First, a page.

Briefly process the cooked pumpkin in the food processor, pulsing several times. Stop and scrape down the sides, as needed, until everything is very smooth.
You can add a splash of water, if needed, to help everything blend, but that shouldn’t be necessary in most cases.
How to Store Pumpkin Puree
Store the pumpkin puree in a sealed container in the fridge for up to a week, and use it in your favorite pumpkin recipes! You could also freeze it to extend it’s shelf life indefinitely.
For a pumpkin that is roughly 2.5 to 3 pounds in weight, you should get about 3 cups of puree from cooking it. (Close to 2 cans worth!)
We’ll be using ours in my favorite pumpkin pie.
How to Cook Pumpkin (+ Make Puree)
- 1 (2 to 3 pound) sugar pumpkin
How to Cook a Whole Pumpkin
- Preheat your oven to 400ºF and have a baking dish or pan ready.
- Rinse off the pumpkin, then use a knife to stab the hard outer shell several times, to allow for ventilation.
- Place the whole pumpkin on the pan or baking dish, then transfer to the oven to roast until tender, about 60 minutes. (Smaller pumpkins may cook in only 45 minutes.) The pumpkin is ready when the flesh is darker, and the skin can be easily pierced with a fork.
- Cut the pumpkin in half, then allow to cool until you're able to handle it. Use a large spoon to scrape out the seeds, and reserve them for another use.
- Once the seeds are removed, use the spoon to scrape out the cooked, tender pumpkin from the shell. You can transfer this to a food processor to puree until very smooth, then use it in your favorite pumpkin recipes! Pumpkin puree can be stored in the fridge for up to 1 week, or you can store it in the freezer for up to 1 year.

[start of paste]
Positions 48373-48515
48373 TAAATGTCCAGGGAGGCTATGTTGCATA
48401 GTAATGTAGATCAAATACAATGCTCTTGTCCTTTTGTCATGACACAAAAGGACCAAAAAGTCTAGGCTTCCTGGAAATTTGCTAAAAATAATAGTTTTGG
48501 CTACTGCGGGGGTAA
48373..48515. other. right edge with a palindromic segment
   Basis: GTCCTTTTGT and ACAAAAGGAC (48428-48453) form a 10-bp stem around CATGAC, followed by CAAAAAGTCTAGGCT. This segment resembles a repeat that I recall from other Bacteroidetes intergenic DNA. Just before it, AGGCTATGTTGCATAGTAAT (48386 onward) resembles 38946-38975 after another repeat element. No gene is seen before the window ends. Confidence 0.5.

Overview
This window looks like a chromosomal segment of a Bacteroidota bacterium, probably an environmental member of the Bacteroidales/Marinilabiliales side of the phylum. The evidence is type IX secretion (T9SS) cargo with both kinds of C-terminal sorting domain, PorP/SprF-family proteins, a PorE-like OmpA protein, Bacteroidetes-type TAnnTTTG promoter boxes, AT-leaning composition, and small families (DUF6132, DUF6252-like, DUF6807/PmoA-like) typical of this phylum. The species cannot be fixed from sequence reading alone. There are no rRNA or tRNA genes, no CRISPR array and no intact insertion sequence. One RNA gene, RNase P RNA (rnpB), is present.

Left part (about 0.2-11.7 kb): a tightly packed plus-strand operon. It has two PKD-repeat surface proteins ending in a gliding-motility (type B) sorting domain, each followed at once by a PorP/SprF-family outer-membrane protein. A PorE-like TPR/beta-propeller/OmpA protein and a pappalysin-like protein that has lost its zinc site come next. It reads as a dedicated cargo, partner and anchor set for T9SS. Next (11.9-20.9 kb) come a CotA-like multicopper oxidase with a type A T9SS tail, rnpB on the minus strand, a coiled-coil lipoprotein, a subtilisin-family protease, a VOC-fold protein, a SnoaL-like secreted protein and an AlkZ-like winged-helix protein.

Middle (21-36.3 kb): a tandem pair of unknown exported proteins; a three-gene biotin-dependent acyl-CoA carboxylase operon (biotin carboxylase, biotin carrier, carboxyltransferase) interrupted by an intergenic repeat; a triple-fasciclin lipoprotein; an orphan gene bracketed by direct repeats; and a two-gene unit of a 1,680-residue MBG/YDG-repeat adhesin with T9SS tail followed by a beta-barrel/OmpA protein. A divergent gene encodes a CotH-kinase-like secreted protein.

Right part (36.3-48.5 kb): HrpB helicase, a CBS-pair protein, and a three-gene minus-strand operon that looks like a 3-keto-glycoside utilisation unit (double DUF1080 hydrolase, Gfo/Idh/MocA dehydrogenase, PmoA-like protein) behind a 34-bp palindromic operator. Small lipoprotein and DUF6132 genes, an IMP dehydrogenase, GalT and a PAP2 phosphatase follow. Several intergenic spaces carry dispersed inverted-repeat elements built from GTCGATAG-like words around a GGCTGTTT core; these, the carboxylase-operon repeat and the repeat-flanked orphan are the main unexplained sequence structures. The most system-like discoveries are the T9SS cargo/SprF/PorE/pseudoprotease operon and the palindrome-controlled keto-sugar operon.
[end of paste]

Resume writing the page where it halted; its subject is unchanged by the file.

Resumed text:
How to Cook a Halved Pumpkin
- Preheat the oven to 400ºF and line a baking sheet with parchment paper.
- Cut the pumpkin in half, lengthwise or crosswise, avoiding the stem to make the cutting process as easy as possible. (It's okay if the halves aren't perfectly equal in size.) Scoop out the seeds, then arrange the halves cut-side-down on the pan.
- Roast at 400ºF until tender, about 45 minutes. A fork should easily piece through the shell.
- Let the pumpkin cool until you can handle it, then scoop out the tender insides and puree in a food processor until smooth. Use the puree in your favorite pumpkin recipes! Cooked pumpkin can be stored in an airtight container in the fridge for up to 1 week, or you can freeze it for up to 1 year.
Update note: This was originally posted in November 2012, and has been updated October 2020 with new photos and more detailed instructions. I used to bake the pumpkin at 350ºF, but I’ve found the hotter oven temperature guarantees more tender results.
Need ideas for using up your freshly cooked pumpkin puree? Try one of the delicious recipes below!
- Pumpkin Smoothie
- Double Chocolate Pumpkin Muffins
- Paleo Pumpkin Muffins
- Baked Pumpkin Oatmeal
- No-Bake Pumpkin Tarts
- Healthy Pumpkin Donuts
- Vegan Pumpkin Pie
- Creamy Pumpkin Tomato Soup
- Flourless Pumpkin Bars
- Gluten-free & Vegan Pumpkin Bars
If you try this roasted pumpkin method, please leave a comment below letting me know how it works for you! And if you make any modifications, I’d love to hear about those, too. We can all benefit from your experience.
Reader Feedback: Have you ever made your own pumpkin puree?